Taking each treated author as an observation, figure A2 plots the distribution of the h-index at the time of retraction. In the main part of our statistical analysis, we define the “absolute eminence” of an author using the continuous measures of paper counts, total citations, or h-index. As alternative measures, we also define simple dummy variables to indicate whether an author is in the top 10th percentile of the eminence measure.

Because we focus on retractions of team-authored papers, we also define relative measures of social standing based on whether an author has the highest or second-highest standing in the team at the time of retraction. These authors are referred to as “relatively eminent.” Compared to the absolute measure of author eminence, relative eminence helps us examine differential standings within a team, even if all team members have high- or low-eminence metrics in absolute terms. The relative eminence measure can also help filter out heterogeneity in the absolute measures across different academic fields.

D.  Summary Statistics

Table 1 provides two panels of summary statistics: panel A, at the author level, considers the standing of each treated author at the time of retraction; panel B, at the paper level, considers summary statistics for the retracted papers and prior work. Panel A shows that authors of a retracted paper had, at the time of retraction, a mean of 24 prior publications, 1,071 citations, and an h-index of 10. Whether measured by total counts of prior work, total counts of citation, or h-index, these author measures appear dispersed and right-skewed. Defining eminence by whether an author's prior-retraction h-index is among the top 10th percentile, panel A shows that eminent authors have many more publications, receive many more citations, and have been publishing over a greater number of years than ordinary authors.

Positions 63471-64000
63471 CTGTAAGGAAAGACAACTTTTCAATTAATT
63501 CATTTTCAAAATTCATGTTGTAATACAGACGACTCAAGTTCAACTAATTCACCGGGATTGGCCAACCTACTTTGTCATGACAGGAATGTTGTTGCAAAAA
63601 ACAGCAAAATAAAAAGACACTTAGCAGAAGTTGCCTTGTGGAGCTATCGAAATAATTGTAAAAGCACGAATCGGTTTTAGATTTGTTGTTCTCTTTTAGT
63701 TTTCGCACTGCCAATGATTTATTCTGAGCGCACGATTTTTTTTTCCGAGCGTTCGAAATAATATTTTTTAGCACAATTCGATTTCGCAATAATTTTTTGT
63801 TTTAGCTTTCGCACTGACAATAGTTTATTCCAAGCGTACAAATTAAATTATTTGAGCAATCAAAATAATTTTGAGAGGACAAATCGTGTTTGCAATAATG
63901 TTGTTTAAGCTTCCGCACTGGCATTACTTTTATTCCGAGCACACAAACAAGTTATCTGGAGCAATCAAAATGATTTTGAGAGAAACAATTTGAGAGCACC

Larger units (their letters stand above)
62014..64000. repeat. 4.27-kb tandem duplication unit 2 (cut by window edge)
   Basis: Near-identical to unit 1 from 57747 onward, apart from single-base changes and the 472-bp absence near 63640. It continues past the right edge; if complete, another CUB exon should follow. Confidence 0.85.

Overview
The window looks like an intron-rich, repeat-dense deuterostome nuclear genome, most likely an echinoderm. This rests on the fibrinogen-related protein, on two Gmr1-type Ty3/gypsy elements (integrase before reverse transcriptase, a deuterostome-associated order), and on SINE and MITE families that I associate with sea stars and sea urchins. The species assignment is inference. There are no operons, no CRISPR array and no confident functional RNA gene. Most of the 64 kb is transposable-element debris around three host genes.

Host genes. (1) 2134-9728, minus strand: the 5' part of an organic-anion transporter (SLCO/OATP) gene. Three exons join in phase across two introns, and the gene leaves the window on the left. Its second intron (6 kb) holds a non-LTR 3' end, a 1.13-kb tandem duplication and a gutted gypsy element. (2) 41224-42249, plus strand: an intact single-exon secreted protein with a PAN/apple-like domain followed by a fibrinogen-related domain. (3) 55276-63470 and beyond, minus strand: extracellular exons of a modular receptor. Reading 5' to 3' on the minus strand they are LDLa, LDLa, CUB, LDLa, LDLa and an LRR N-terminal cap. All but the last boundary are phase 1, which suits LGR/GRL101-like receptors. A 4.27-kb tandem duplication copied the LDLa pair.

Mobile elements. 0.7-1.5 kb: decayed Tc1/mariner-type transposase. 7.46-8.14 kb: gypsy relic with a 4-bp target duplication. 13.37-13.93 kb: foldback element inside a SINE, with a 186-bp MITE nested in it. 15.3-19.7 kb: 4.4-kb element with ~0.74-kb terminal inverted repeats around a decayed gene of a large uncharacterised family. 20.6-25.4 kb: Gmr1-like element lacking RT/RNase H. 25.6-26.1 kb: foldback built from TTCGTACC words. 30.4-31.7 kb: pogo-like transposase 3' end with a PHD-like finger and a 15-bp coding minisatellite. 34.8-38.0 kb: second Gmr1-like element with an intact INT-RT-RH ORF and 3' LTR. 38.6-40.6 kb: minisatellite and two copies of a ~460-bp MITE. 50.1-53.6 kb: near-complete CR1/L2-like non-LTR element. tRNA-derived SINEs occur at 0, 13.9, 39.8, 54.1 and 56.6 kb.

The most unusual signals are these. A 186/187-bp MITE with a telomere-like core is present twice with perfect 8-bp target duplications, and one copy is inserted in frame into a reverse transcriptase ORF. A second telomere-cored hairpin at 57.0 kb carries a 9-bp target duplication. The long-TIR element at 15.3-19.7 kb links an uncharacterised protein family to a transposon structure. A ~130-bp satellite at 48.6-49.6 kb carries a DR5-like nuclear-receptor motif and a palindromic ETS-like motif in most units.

Table 1.
Summary Statistics
A: Unit of Observation: Author, Treated Only
Mean